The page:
Organization replicating historic ship struggling to rebound after Hurricane Sandy

Orman Hines of Maine's First Ship cuts up rubble on Friday in Bath from a temporary boat shed that blew down in Hurricane Sandy. The shed covered the yet unfinished reproduction of the Virginia, the first European designed ship built in Maine by the Popham Colonists in 1608.
Troy R. Bennett | BDN
Orman Hines of Maine's First Ship cuts up rubble on Friday in Bath from a temporary boat shed that blew down in Hurricane Sandy. The shed covered the yet unfinished reproduction of the Virginia, the first European designed ship built in Maine by the Popham Colonists in 1608.
By Christopher Cousins, BDN Staff
Posted Nov. 09, 2012, at 6:15 p.m.

BATH, Maine — By definition, a ship is designed to handle a little water, but the organization that’s recreating the first sailing vessel ever built in Maine is scrambling to rebuild the project’s shelter after it was destroyed by Hurricane Sandy.

Maine’s First Ship is in the midst of a years-long quest to replicate — as close as possible — the pinnace Virginia, which was built in 1607 at the Popham Colony. Unfortunately for Maine’s standing in the annals of American history, the reason the settlers built the ship was to abandon the colony. As a result, Jamestown, Va., which was settled in the same year as the Popham Colony, became the true cradle of North American civilization.

The Virginia is being built on the grounds of the historic Bath Freight Shed on the shore of the Kennebec River in downtown Bath. Though it’s still in the early stages, the project was housed in a temporary, wood-and-plastic enclosure. Orman Hines, president of Maine’s First Ship, said volunteers monitored the structure as shrieking wind gusts from Sandy pounded away on Monday, Oct. 29. At about midnight someone noticed it wasn’t shaped quite right. Tuesday morning they found that the enclosure had been ripped from its foundation and that 30 of the 40 wooden bents that supported it were cracked and splintered.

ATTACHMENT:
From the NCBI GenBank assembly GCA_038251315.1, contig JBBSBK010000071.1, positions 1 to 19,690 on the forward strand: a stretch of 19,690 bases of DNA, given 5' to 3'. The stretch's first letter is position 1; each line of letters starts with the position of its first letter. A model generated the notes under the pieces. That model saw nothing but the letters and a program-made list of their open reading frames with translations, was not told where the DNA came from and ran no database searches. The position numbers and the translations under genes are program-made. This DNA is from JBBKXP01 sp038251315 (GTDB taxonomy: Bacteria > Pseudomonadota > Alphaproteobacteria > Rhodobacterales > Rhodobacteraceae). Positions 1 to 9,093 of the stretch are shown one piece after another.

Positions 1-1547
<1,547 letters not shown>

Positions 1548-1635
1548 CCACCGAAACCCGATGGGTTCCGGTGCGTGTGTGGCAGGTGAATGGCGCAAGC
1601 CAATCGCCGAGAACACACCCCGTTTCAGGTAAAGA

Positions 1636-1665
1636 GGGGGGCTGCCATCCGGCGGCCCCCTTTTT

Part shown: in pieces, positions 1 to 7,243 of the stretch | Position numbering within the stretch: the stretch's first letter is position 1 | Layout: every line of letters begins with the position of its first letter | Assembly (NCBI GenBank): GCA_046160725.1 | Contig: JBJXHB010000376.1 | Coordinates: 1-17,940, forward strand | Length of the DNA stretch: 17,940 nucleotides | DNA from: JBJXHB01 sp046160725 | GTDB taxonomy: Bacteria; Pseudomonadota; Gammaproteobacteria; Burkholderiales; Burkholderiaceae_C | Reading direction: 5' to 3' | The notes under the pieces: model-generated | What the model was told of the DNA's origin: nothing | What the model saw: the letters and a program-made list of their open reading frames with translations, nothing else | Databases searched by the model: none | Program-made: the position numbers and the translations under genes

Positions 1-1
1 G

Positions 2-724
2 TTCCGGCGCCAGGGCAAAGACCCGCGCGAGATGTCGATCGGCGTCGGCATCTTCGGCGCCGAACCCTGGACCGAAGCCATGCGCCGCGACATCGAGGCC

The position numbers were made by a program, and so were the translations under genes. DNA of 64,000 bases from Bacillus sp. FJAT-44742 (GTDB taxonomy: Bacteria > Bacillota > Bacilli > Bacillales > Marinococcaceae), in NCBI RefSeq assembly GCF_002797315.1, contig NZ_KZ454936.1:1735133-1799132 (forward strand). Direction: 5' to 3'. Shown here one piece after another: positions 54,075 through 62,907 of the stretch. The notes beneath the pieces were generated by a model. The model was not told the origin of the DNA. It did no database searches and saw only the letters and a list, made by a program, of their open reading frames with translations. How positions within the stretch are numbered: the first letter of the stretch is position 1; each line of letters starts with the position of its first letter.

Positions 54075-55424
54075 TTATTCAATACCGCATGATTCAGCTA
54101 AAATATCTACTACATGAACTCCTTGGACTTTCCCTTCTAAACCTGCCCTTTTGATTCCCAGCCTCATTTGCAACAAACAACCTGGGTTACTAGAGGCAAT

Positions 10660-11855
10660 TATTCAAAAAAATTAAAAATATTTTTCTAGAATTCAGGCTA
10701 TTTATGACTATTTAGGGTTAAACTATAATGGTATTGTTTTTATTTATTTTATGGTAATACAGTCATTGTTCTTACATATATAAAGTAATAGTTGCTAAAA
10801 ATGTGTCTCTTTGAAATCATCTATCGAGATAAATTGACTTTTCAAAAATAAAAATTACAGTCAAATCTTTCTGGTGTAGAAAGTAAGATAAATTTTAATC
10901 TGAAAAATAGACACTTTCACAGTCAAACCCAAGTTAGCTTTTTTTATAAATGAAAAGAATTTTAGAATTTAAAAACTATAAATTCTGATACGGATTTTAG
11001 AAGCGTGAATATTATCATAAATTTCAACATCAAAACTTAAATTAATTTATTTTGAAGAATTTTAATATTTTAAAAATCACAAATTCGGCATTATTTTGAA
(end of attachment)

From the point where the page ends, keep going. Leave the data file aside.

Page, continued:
At a time when the organization wants to focus its resources on the task of rebuilding the Virginia, instead they find themselves devoting money and volunteer hours to rebuilding the enclosure. That will cost about $4,000, though Bath-area residents have already chipped in about $3,000 of that sum — including $2,000 from an anonymous donor.

“The community has been very generous,” said Hines, who added that the money is being put to good use. The new enclosure will be built for harsher weather.

http://bangordailynews.com/2012/11/09/news/organization-replicating-historic-ship-struggling-to-rebound-after-hurricane-sandy/ printed on September 18, 2014